Wednesday, December 30, 2009

When it seems to almost appear as if...

Recently I read a really good book. Really good! It was full of action, adventure, drama, suspense, and emotion, and it was also full of one of my pet peeves. The dreaded uncertainty that is seemed like, appeared as if, almost.

You know what I'm talking about. One character says to the MC, "I hate you!" and the MC's inner monologue says "He punched the wall, as if he was angry." Really? It was like he was angry, but you're not sure if that was it? Maybe he just likes punching walls? Maybe wall-punching means happiness?

This occasionally drives me insane.

I notice this happens most often in books written in close third person. I think it's because when writing in first person it's easier to slip into the character's distinct point of view and feel what they're feeling.

Think about it. In your own life, if someone shouts at you "I hate you!" and then punches a wall, you have a strong instant reaction. You don't think to yourself, "I wonder if he's angry?" You think, "Whoa, this dude is pissed!" Even if you're wrong, and he does just like to punch walls for no reason, you have interpreted his words and actions and made a decision on what they mean.

Characters are like this too. They jump to conclusions. They reason out why things are happening. I know that, especially in third person, there's a fine line between staying in one character's close POV and crossing into another's. This is where the trouble starts. Writers worry that if they say too much about what is happening, or how someone is feeling that they are switching POVs or crossing over into omniscience. I say, HOGWASH!

While it's true that unless your main character is a mind reader, he can't know what others are thinking. He can definitely take an educated guess or decide for himself how to interpret what he sees. When I see a lot of this in a manuscript I'm critiquing, I always write "Be authoritative!" and "Either it happened or it didn't. Which is it?"

Don't tell me "It seemed like the door opened all by itself." When I see this type of sentence structure, I expect a "but". As in "It seemed like the door opened all by itself, but it was just the cat leaning against it." When you leave the sentence as "It seemed like the door opened all by itself." and the character doesn't do any exploring to find out how it actually did open, I'm left wondering, did the door open by itself or not? You know whether it did or not, why not share? Your character, having witnessed this event, should have come to a decision about whether or not the door opened on it's own - even if it's the wrong answer. And if your character really can't tell if it opened by itself or not, then he needs to try and find out why (or run away in terror, whichever he's more prone to do).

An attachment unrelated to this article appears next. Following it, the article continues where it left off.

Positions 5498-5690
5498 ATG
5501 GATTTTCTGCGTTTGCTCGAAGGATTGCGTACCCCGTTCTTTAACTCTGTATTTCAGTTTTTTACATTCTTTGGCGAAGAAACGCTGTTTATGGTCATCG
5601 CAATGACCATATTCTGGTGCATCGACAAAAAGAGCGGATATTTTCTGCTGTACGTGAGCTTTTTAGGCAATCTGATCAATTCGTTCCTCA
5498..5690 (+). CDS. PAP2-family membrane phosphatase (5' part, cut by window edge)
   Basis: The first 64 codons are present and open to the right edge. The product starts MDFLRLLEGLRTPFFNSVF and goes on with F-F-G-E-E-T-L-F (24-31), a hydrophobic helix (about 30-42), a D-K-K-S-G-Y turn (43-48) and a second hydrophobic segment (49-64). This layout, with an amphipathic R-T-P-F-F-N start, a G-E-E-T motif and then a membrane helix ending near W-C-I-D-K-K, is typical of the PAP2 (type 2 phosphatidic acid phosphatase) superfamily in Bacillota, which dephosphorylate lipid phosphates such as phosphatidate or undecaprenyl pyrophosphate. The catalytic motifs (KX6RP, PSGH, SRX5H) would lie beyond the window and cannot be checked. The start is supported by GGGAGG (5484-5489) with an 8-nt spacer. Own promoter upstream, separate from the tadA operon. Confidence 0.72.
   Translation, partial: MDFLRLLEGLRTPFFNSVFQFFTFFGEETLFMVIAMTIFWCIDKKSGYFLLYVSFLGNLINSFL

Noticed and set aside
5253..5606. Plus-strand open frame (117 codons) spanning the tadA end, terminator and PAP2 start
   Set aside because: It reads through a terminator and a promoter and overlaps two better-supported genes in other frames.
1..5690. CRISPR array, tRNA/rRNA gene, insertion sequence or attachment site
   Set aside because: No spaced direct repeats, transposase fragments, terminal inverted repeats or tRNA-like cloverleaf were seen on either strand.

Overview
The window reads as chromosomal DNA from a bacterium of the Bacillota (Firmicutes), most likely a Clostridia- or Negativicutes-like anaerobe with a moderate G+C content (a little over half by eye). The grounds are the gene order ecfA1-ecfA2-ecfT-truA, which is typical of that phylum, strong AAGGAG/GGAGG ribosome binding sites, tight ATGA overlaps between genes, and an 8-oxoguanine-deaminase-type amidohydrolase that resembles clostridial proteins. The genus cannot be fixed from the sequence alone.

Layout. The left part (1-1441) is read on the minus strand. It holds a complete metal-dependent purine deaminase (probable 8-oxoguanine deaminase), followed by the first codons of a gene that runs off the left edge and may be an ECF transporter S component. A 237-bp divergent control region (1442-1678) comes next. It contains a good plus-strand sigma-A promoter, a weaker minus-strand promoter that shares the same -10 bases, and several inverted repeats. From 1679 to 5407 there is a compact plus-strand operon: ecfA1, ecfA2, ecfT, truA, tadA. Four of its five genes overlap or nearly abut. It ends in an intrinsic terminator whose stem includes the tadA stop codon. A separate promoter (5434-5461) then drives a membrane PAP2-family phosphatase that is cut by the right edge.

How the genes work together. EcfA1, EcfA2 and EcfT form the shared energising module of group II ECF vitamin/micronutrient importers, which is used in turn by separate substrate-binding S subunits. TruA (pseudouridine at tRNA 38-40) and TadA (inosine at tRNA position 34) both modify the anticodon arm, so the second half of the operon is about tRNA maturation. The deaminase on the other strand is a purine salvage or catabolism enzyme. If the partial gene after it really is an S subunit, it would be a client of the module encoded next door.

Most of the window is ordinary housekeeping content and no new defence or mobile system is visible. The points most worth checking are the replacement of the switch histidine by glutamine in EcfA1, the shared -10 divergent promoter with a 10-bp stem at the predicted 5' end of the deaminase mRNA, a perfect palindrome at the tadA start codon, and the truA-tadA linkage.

I may be in the minority here, but I think it's best for your character to see things through his own world view and save the uncertainty for when he really doesn't know what's going on. If you stay focused and true to your character's personality and voice, it should be clear, even in third person, that what he sees happening is what he thinks is happening, and not absolute fact. To me this is one of the best things about telling a story through one person's eyes. Each character has a unique way of seeing things. What one character thinks is evil spirits haunting his house, another thinks is just the wind. Find out what it really is is what storytelling is all about!


  1. Great post, Valerie! The first time you critiqued my MS, you were probably, almost banging your head against the keys.


  2. Thanks Lacey! I sure hope it didn't seem as if I was almost banging my head in the comments! Because I wasn't!

  3. Oh Valerie - as you know, I was up past midnight last night fixing this issue. I still have miles to go but appreciate the head-banging you went though reading my ms - I feel almost as if I seem to appear to be getting close to the finish line :)

  4. Well, I certainly hope my second time around in February will be easier on you all.

  5. Kristi - I honestly didn't notice very much of this in your ms! In the book I'm talking about, it happened every single time the MC looked at something or listened to someone. It got to be one of the only things I noticed when reading.

    Lacey - I'm really looking forward to February! Do we have someone signed up for January?

  6. Lisa had some computer trouble and the repair man wiped out her MS office and refused to reimburse her for it.

    As far as I know, she is still planning to submit a full MS in January.

  7. Oh no! That's awful! It sounds like she didn't lose her ms though, that's good!

    Also um, if it turns out that nobody's going to go, I would love to get my nano project (it's full length) out there. Just sayin'...

  8. If something comes up, I'll let you know.

    I won't be ready with a complete until February. I'm nearing the end on this rewrite, but I wanted to comb back over it one more time before I sent it to you all.

  9. Oh, I do that *all* the time. I really have to watch out for those.

    One thing I did, was use Wordle to figure out which phrases like that I overused (I overuse "as if" more than "seemed like" but it's the same concept), then made all those instances bold, red, and underlined using Word. After printing, and seeing the huge, bold phrases over and over again on page after page, I was really able to cut them down.

  10. Beth - I didn't know about the Wordle thing so I'm definitely going to try that!

  11. Beth - I love Wordle! I used it every week during NaNo to see what words were coming up the most in my book. What a great idea about changing the color on all the overused phrases so I can spot them easily and change them!


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